North Korea threatened on Friday to suspend negotiations with the Trump administration over the North’s nuclear arms program and said its leader, Kim Jong-un, would soon decide whether to resume nuclear and missile tests.
Addressing diplomats and foreign correspondents at a news conference in Pyongyang, the North Korean capital, Vice Foreign Minister Choe Son-hui said that personal relations between Mr. Kim and Mr. Trump were “still good and the chemistry is mysteriously wonderful.”
But she said that Secretary of State Mike Pompeo and John Bolton, Mr. Trump’s national security adviser, had created an “atmosphere of hostility and mistrust” that thwarted the top leaders’ negotiations in Hanoi, Vietnam, last month.
After the Hanoi meeting ended without a deal, the North Korean leader had serious doubts about the merits of continuing negotiations with Mr. Trump, Ms. Choe said.
“We have neither the intention to compromise with the U.S. in any form nor much less the desire or plan to conduct this kind of negotiation,” said Ms. Choe, according a report from Pyongyang by The Associated Press, which has a bureau there.
She also said the North might end its self-imposed moratorium on tests of nuclear weapons and long-range missiles.
“Whether to maintain this moratorium or not is the decision of our chairman of the state affairs commission,” she said, referring to Mr. Kim by one of his several leadership titles. “He will make his decision in a short period of time.”
The office of South Korea’s president, Moon Jae-in, who did much to broker the talks between the North and the United States, said it was closely monitoring the situation. “Whatever the situation, our government will try its best to help resume North Korea-US. negotiations,” it said in a statement.
The breakdown of the Hanoi meeting revealed a wide gap between North Korea and the United States over how to proceed with denuclearization.
North Korea insisted, as it has before, on moving in phases. In Hanoi, Mr. Kim offered to dismantle the plutonium, uranium-enrichment and other facilities at its Yongbyon site, north of Pyongyang, and demanded that Washington in return lift crucial sanctions that have been imposed on the North since 2016.
Mr. Trump rejected the offer, demanding more substantial steps toward denuclearization. North Korea is widely believed to run at least one other uranium-enrichment plant outside Yongbyon, as well as keeping other elements of its nuclear program in secret locations around the mountainous country.
Officials from both countries have said that North Korea asked the United States at the Hanoi talks to lift five rounds of sanctions that have been imposed since May 2016.
American officials are concerned that pulling back from major sanctions would diminish their leverage over North Korea, and at least one official has said that the North would use any new revenue to subsidize its nuclear weapons program. . United Nations sanctions currently ban all of the North’s key exports, including coal, and drastically cut back its fuel imports.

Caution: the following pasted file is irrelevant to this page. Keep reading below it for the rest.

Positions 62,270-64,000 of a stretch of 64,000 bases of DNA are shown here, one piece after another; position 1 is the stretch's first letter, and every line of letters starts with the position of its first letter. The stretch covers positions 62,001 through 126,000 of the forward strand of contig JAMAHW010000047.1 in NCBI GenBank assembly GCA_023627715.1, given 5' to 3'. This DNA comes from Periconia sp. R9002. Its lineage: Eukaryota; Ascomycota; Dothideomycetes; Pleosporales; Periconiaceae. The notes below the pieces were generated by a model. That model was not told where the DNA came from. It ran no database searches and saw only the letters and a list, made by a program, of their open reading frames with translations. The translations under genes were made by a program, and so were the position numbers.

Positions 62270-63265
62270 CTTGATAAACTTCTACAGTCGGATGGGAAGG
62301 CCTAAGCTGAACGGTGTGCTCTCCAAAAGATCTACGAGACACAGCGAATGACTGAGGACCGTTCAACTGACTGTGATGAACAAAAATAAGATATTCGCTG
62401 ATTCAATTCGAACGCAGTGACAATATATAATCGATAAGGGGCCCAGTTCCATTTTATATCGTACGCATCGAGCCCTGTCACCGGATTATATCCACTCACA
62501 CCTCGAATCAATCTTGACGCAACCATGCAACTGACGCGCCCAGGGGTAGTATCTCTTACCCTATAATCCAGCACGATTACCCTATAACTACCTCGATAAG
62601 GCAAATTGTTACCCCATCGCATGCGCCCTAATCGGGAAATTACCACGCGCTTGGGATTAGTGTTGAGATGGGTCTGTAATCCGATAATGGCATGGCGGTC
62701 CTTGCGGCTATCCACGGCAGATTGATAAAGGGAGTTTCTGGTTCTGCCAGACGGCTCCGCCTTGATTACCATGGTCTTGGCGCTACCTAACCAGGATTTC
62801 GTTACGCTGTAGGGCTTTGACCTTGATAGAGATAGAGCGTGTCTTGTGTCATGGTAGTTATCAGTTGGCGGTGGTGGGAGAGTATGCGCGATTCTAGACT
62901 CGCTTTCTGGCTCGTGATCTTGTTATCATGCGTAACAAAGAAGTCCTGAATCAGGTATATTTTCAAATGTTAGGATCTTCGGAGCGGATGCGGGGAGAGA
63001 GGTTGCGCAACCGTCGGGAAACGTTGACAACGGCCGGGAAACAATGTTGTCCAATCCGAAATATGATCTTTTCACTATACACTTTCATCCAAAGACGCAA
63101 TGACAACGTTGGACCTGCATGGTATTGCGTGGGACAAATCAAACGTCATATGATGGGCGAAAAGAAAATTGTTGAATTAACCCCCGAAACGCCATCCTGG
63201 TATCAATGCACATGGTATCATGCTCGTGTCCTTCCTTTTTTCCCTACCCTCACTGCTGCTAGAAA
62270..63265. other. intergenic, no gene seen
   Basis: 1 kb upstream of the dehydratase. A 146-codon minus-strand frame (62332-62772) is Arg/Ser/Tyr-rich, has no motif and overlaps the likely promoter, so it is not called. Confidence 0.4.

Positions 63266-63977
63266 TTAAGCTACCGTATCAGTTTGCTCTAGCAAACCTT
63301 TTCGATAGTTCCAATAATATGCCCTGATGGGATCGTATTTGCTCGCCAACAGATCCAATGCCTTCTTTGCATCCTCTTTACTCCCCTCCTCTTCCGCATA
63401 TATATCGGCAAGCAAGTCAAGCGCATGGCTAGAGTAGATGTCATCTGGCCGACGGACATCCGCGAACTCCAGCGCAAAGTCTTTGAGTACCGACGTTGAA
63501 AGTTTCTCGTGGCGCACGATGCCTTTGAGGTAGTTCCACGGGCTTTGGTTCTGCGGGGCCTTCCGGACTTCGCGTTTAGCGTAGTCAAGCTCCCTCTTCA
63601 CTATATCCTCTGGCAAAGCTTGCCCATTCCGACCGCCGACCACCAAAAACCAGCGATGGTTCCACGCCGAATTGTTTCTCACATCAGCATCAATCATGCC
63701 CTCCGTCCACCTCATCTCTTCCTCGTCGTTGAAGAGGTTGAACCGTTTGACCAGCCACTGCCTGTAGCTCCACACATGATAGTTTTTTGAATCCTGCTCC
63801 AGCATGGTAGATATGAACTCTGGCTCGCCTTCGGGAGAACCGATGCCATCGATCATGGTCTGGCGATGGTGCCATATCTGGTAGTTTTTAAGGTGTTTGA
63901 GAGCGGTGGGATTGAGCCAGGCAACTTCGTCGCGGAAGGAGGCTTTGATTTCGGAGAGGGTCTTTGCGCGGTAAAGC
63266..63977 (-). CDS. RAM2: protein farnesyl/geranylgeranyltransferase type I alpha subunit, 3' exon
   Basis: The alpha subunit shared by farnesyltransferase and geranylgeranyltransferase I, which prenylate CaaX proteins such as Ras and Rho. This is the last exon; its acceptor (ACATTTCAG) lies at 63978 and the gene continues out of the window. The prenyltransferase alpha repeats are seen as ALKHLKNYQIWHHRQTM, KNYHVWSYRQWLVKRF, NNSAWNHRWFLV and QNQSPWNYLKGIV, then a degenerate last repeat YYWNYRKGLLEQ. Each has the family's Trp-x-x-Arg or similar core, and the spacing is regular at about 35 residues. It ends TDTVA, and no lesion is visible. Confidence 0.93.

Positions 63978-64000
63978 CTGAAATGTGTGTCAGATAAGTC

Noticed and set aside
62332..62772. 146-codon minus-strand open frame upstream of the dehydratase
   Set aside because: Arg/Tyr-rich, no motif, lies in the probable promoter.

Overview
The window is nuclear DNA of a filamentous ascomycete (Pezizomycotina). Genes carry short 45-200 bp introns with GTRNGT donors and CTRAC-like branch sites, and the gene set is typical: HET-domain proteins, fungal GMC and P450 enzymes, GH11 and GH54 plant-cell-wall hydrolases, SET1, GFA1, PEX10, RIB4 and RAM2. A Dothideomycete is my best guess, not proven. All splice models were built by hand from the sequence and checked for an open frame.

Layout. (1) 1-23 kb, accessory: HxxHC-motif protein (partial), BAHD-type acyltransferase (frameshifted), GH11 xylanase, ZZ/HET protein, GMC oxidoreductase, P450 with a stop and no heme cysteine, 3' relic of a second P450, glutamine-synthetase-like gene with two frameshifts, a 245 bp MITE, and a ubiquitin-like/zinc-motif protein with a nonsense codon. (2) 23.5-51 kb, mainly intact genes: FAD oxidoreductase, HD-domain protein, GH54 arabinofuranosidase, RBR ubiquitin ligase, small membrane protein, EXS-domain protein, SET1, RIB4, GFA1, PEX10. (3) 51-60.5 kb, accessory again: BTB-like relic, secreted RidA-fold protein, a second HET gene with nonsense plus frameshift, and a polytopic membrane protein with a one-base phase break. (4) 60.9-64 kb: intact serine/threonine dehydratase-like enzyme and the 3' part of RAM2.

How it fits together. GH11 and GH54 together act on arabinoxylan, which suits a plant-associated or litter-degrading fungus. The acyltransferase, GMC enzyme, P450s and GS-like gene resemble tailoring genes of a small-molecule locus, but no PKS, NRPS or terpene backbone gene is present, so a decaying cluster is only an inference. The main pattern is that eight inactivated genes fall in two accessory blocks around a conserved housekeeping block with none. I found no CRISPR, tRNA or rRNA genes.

Mr. Kim took a 65-hour train ride to meet Mr. Trump in Hanoi, and it was seen as a major embarrassment for him to return home without badly needed sanctions relief.
By avoiding direct criticism of Mr. Trump and blaming the Hanoi talks’ breakdown mainly on his aides, Ms. Choe appeared to signal that North Korea still hoped Mr. Trump might soften Washington’s position.
But since the Hanoi talks, analysts have feared that North Korea might resume weapons tests in a bid to gain more leverage, and Ms. Choe’s warnings on Friday could be a sign that North Korea is preparing to move in that direction.
“On our way back to the homeland, our chairman of the state affairs commission said, ‘For what reason do we have to make this train trip again?’” Ms. Choe said on Friday, according to The A.P. “I want to make it clear that the gangsterlike stand of the U.S. will eventually put the situation in danger.”
She said the United States had thrown away “a golden opportunity” in Hanoi, adding that the North was no longer interested in negotiating unless Washington changed its “political calculation.”
North Korea declared a moratorium on its nuclear and long-range missile tests after flight-testing its Hwasong-15 intercontinental ballistic missile in November 2017. A resumption of tests could scuttle the rapprochement between North Korea and the United States that began last year, after a series of belligerent threats from both sides during Mr. Trump’s first year in office.
Mr. Trump has said that he and Mr. Kim “fell in love” at their first meeting in Singapore last June, and he has cited the North’s testing moratorium as one of his major diplomatic achievements. The Singapore meeting produced a vague agreement to transform bilateral relations, build peace and “work toward complete denuclearization of the Korean Peninsula.”
Mr. Trump has said he would be “very disappointed” if the North resumed weapons tests.
After the breakdown of the Hanoi talks, satellite-image analysts concluded that North Korea had been rebuilding a partially dismantled structure at its Tongchang-ri satellite-launching site, which the country has used to test and develop engines and other technologies for its long-range missiles.
North Korea tested what it said was a hydrogen bomb in September 2017. It also tested three long-range missiles in 2017. But outside missile experts say the North may need more tests to acquire all the technologies needed to build a reliable intercontinental ballistic missile.